We needed to move on, and we have
IN THE far west Free State a decade ago, I met amiable Hannes, gung-ho about rising to new times. He assured me that “You guys have to stop thinking of us as rough people who bully our workers. It’s different now. Ask my boys, they’ll tell you.”
I look around for Hannes’s sons. They seem absent. He continues: “I tell them ‘boys, it’s different now, hey? All about equal human respect’, and they tell me ‘Ja, Baas Hannes, that’s right’.”
The Race Police would doubtless klutz at Baas Hannes’s terminology – blatant echoes of racism, hanging over shamelessly, tsk.
As I saw it, Hannes’s heart had shifted magnificently; that his lexicon, and his workers’, lagged a tad behind was less than wicked; they’d catch up.
In a similar geography last week, I beheld our times moving further.
Story 1: I’m with several people, only one of whom, Chris, is black, at a dorp hotel that was white man’s land from the Great Trek onward.
Enter a guy whose appearance tells his history. Bottles have played a big part, fists probably too, until some years ago. His career has not been in offices. His politics did not incline towards the Progs. (For Hollard maintenance man Vuyani and other younger readers, the Progressives were the most anti-apartheid party in the old Parliament. Thanks, Vuyani, for your comments at our chance meeting.)
The new guy looks around, sees Chris sitting down to his steak, and stares. He stares too long for comfort. This is ominous. I’m right between him and Chris. I’ll have to do something. I don’t know what that something is. I don’t think I like it.
New guy bursts into a babble of Afrikaans, hard to make out. He stops suddenly, faces Chris, and says in English, loud, clarion as cheering a rugby team, “I love you, I love you, I love you”.
He turns to the rest of us, afterthoughtishly mutters “It’s okay, I love you too”, and leaves.
There may be many theories of what that was about. I doubt there is a sordid one. Whichever theory is right, it was damn touching.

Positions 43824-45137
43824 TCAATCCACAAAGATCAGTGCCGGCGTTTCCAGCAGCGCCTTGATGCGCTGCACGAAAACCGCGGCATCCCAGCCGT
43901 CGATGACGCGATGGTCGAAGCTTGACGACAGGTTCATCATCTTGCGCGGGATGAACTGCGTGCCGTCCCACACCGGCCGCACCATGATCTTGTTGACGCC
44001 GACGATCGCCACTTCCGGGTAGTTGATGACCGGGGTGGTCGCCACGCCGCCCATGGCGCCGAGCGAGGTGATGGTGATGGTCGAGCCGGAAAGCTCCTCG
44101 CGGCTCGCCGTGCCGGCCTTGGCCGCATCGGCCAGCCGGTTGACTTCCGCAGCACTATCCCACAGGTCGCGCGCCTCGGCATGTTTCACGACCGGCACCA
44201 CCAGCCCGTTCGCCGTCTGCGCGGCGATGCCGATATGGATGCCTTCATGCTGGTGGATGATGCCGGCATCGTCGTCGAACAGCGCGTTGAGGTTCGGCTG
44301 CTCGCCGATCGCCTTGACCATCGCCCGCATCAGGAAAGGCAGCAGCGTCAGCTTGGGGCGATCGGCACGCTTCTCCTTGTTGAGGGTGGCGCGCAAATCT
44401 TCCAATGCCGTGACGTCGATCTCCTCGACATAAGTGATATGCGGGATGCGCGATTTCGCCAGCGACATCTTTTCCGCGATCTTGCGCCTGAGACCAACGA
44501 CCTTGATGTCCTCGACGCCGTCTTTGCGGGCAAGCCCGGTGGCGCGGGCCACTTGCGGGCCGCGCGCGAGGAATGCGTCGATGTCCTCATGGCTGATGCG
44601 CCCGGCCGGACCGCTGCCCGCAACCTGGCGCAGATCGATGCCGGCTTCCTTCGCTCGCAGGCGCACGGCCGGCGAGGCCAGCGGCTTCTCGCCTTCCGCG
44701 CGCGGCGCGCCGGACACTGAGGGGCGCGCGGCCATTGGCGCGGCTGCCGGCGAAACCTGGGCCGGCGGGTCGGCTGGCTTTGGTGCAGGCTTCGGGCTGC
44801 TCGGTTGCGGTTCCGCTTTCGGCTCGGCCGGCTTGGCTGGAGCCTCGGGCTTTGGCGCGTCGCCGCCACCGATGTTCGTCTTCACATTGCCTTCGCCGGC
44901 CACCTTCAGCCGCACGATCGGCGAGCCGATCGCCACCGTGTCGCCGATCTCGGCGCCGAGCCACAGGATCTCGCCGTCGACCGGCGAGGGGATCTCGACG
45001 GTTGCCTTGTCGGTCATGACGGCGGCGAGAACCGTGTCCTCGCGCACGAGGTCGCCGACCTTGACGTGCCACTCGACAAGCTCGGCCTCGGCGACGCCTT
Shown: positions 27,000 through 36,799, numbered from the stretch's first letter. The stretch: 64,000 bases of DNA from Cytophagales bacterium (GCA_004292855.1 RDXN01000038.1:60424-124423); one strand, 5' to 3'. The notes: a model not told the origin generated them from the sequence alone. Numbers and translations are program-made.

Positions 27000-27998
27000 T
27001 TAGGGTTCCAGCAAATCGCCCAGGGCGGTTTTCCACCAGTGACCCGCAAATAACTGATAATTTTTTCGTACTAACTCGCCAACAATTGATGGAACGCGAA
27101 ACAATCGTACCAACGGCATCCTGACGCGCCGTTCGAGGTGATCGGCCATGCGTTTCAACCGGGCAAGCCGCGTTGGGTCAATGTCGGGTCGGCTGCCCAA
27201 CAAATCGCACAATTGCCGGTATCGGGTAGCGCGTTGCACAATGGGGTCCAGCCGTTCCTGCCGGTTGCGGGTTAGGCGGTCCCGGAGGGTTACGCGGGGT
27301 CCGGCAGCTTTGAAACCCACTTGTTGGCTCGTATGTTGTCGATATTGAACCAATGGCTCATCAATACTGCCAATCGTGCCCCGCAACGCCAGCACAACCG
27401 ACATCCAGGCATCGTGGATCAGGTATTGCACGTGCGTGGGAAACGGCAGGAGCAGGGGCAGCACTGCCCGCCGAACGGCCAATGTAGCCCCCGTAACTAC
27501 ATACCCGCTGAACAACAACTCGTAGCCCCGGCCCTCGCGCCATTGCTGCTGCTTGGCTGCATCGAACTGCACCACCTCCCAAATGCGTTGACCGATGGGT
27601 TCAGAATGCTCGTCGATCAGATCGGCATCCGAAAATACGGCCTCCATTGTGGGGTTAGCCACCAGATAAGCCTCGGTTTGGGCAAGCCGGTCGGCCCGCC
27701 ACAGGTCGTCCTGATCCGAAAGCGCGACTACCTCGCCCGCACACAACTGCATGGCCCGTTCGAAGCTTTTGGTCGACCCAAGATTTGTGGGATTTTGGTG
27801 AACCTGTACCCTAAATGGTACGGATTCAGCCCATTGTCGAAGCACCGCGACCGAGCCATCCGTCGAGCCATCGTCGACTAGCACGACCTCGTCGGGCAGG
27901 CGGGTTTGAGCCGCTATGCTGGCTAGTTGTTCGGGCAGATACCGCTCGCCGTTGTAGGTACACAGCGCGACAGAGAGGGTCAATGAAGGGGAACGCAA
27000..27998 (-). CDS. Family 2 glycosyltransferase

Story 2: We stay in a very distinctive place, tended to by a young Malawian who designates himself “Butler”. Our butler is a phenomenon – in quality and quantity of work, in his interests, his studies, his extramural pursuits. Also in his respect to his clients.
He is very respectful, extremely respectful, too frikken respectful altogether! He addresses us each as “Master”, three times per every sentence.
This causes debate. Is it a mitigation that he is entirely un-racial about his “Master”? Can we see “Master” as a male version of fairly innocuously racelessly respectful “Madam”?
No, however we soften it, we cringe at the very word “Master”, aggravated by its obsequious history.
Several people try deMastering. One gets the storytale response to “Don’t call me Master”, namely “Yes, Master”. I think I succeed but by morning I’m Master again.
Here’s a curveball question for unfolding Africa:
Does his aspiration to be a “Butler”, not just an amorphous hired hand, require “Masters”, not just Freds and Petes? Should we stifle our post-colonial sensitivities to uphold his self-image?
Story 3: Our core congregation is eight Afrikaners, two persons whose forebears hailed from Britain, and black home-grown Tswana Chris. When Chris pulls off a brilliant (or lucky) move at the pool table, one of the locals shouts admiringly: “Mooi skoot, Engelsman!”
Amen. Will the Race Police care to tell us again how nothing has changed?